Ray of Hope in Battle Over Binding Arbitration Provisions

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The recent ruling in AT&T Mobility LLC v. Concepcion, et ux. was feared by many as a death-knell of class action litigation and, in particular, of consumer protectionclass actions. The ruling upheld an arbitration provision with a class action waiver that beforehand was viewed as unconscionable and unenforceable.

In the months since Concepcion, commentators’ fears have shown themselves to be well-founded as courts have interpreted the ruling broadly, sweeping many plaintiffs’ claims for fraud, unfair business practices, wage and hour violations,  discrimination, and other matters in class actions out of court. However, a ruling handed down this week by the Ninth Circuit Court of Appeals in Kolev v. Porsche Cars North America offers a ray of hope, at least for class actions involving warranty claims.

Diana Kolev sued the dealership that sold her a car with serious mechanical defects because it refused to honor her warranty claims. She alleged, among other things, that the dealership’s refusal was a violation of the Magnuson-Moss Warranty Act, which provides her the right to a refund or replacement of the defective vehicle without charge. The dealership argued, and the lower court so held, that her purchase agreement included an arbitration provision and that she should be compelled to submit her warranty claim to an arbitrator. But Ms. Kolev appealed that ruling arguing that the MMWA, an important consumer protection statute, bars provisions limiting her access to the court system.

The Ninth Circuit agreed with Ms. Kolev and reversed the lower court’s order that she submit her warranty claims to arbitration. Relying on an interpretation of the MMWA by the Federal Trade Commission, the court held that “written warranty provisions that mandate pre-dispute binding arbitration are invalid under the MMWA.”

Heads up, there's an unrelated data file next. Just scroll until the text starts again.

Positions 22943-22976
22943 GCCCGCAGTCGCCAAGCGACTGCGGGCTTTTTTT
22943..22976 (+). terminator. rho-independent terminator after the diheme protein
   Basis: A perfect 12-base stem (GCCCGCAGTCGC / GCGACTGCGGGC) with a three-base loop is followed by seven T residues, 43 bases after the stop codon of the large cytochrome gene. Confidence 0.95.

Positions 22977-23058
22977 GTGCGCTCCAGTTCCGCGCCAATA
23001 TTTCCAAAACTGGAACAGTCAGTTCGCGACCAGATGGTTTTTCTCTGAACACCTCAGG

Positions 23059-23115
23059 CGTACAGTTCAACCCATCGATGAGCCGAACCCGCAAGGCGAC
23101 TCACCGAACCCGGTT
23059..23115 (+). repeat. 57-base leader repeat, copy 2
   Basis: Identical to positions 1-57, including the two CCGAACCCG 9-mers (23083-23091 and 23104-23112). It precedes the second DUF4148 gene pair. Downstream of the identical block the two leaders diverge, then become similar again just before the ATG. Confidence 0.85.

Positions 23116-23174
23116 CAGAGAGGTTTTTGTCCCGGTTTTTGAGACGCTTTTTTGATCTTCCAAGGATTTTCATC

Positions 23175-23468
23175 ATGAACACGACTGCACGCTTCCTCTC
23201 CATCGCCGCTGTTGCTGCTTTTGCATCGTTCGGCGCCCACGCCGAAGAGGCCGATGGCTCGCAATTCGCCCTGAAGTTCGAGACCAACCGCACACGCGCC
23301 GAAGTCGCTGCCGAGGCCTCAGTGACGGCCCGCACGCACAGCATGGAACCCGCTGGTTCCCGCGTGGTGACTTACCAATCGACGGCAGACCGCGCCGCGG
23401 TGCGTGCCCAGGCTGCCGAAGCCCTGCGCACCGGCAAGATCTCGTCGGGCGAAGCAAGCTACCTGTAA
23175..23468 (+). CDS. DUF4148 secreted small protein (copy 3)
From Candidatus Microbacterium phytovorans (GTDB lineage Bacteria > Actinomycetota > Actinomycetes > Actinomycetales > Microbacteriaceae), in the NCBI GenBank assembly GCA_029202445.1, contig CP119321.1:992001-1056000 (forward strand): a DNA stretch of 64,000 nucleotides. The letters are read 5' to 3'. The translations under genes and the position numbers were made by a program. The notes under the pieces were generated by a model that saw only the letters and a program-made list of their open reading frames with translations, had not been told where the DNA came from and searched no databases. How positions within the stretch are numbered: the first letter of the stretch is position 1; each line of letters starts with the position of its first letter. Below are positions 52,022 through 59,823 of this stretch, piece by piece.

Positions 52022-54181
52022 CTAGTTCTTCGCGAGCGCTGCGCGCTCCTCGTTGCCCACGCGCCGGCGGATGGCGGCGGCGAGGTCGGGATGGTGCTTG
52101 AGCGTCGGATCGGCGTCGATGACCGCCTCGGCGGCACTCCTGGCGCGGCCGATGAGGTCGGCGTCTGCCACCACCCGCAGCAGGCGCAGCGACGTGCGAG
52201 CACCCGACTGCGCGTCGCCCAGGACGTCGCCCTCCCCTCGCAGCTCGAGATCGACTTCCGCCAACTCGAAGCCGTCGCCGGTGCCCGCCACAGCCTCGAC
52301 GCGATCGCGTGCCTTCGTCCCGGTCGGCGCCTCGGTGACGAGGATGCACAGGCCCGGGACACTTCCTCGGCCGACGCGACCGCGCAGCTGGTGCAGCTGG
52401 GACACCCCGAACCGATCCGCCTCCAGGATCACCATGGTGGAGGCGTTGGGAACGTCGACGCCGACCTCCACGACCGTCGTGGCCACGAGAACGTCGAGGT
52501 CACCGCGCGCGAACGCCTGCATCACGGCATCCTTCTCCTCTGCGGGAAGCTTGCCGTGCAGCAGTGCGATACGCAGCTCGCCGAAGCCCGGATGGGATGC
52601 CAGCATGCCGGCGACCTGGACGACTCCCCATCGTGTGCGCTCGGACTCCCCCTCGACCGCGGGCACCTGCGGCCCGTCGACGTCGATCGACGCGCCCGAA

Some people believe that the streamlined procedures that arbitration affords makes justice more accessible for many. The reality is that you get what you pay for. The rules governing litigation in the court system are there for a reason and have been refined over the generations to represent a careful balance of the interests of all involved.

More importantly, when the stakes are small, say a five or ten dollars here and there, why would anyone bother to arbitrate on his or her own? It’s hardly worth the gas money. That’s assuming you even notice you’ve been victimized by or other misdeeds. In this busy and increasingly complex world, it’s not unusual for such wrongs to go unnoticed.

Those are reasons the class action mechanism is important. It permits just one knowledgeable plaintiff to vindicate the rights of many, even where his or her own individual injury is small where companies otherwise profit due to the reality that most individuals simply don’t have the time, energy, knowledge or resources to pursue their rights, even if they are aware of the injury inflicted on them.

Big business knows that without effective regulation and the availability of the class action, profits can be increased by the systematic imposition of unjustified costs and refusal to provide contracted services, and some exploit this. Thus, the expenditure of millions of dollars on lobbying against regulation and for laws directly or indirectly limiting class actions.

Concepcion made it easier for big business to avoid class action liability and, as a result, consumers are more vulnerable to corporate wrongdoing today than they have been in a long time. But Kolev has reaffirmed our rights as a consumer, at least with respect to warranty claims arising under the MMWA, and may be a sign that damage done by Concepcion will not be long-lived.

Have you been sold a defective product only to find that your contract had a class action waiver? If so, tell us your story. Abbey Spanier, LLP, located in New York City, is a well-recognized national class action and complex litigation law firm.